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Last updated on 30 April 2019
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The Flying High Trust share their approach to new schools joining the trust. Learn about their due diligence process, how they assess their own capacity to grow and how they induct the new school over the first year.

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Contents

  1. Initial due diligence and capacity check
  2. Going into more depth
  3. The consultation phase (for maintained schools joining the trust)
  4. Onboarding and inducting a school

About this MAT

The Flying High Trust is a 23 primary school MAT based in the East Midlands. We spoke to Nick Layfield, the operations director.

Although now a relatively large trust, this is a process they've developed over time, and learned from along the way. We hope this case study will be useful for smaller MATs, as well as those of a similar size to Flying High.

Initial due diligence and capacity check

Flying High first does an ‘expression of interest’ exercise with the school looking to join them. This is a one-page summary of the school's position, looking at:

  • Why they want to join the trust
  • Their staffing summary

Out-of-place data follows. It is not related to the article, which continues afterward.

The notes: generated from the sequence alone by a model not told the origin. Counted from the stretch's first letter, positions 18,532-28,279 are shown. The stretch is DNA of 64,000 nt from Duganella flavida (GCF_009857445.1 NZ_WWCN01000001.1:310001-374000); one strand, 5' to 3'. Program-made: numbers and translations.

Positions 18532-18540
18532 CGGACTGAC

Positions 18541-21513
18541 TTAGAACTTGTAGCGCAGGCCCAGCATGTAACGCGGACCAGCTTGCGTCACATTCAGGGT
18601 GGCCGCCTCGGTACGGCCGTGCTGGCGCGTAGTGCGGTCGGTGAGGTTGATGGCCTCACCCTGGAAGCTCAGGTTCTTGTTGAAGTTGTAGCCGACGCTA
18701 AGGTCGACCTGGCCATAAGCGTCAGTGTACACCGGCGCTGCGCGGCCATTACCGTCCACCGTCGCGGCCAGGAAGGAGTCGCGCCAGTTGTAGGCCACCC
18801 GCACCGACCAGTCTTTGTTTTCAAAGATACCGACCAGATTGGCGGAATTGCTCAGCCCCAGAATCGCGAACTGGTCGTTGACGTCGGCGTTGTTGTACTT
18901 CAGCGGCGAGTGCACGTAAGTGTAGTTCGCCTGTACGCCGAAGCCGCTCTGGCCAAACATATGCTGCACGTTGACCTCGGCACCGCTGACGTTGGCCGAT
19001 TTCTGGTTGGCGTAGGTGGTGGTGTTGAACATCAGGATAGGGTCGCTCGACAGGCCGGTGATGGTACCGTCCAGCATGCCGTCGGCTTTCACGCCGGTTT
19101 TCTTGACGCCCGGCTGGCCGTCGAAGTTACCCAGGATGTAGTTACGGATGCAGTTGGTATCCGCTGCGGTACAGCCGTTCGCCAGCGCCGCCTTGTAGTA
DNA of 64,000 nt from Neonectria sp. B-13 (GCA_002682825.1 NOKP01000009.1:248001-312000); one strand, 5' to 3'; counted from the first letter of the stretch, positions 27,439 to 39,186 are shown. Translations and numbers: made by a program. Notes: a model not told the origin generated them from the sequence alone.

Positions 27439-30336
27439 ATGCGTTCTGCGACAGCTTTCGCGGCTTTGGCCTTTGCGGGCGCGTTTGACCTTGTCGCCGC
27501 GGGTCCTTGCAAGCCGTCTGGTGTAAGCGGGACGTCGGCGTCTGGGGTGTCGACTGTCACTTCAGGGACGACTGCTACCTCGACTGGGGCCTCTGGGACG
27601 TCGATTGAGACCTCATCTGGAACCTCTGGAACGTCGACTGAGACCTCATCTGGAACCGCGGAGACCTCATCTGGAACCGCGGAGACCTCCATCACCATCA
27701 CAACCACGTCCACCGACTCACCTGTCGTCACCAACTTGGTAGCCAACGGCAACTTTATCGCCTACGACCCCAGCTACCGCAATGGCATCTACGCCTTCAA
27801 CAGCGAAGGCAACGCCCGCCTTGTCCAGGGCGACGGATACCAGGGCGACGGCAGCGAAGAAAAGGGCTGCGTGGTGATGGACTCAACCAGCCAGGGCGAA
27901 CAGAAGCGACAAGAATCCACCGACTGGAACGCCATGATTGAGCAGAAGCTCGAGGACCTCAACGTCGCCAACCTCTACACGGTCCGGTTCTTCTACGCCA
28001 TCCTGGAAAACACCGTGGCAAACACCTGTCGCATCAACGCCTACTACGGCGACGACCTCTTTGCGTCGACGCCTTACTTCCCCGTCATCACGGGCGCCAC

• Their 3-year financial forecast
  • Their site condition

This is assessed by the team members at Flying High with the relevant expertise in these areas.

They make sure there are no significant risks or liabilities that stand out – for example, finances showing significant debts/forecasting large deficits, or significant building disrepair.

The trust also has a couple of fundamentals for their vision and ethos for growth that must be met. These are:

  • If the school requires support, the trust makes sure to maintain a 3:1 ratio of schools that can provide support to schools that need it. This is most common when the trust is approached to sponsor 'requires improvement' or 'inadequate' schools
  • The school must be within a 1 hour journey of the head office. This ensures timely support, and for schools to be able to access key meetings, CPD, events and networks

Once all of the above is satisfied, the team members get approval from the board of trustees to move on to the next stage.  

On occasion the trust has come across schools that are in a precarious position, for example financially. In these cases, the trust provides guidance on the steps the school needs to take to address this. If and when the school takes these steps, they can look again at joining the MAT.

Going into more depth

Due diligence

The trust now arranges a 2-day on-site due diligence visit. The CEO or deputy CEO, operations director Nick, the director of business and finance, the HR manager and a director of quality assurance and school improvement all attend.

They assess in more detail the school’s strengths and what they'll bring to the partnership. They also look at areas for development, and any risks or liabilities across the school.

They do this for all elements of the school, meeting the relevant members of the senior leadership team and other staff where necessary, to cover:

  • Leadership and management
  • Educational performance
  • Finance
  • Safeguarding
  • Premises and estates condition
  • ICT
  • Governance
  • Health and safety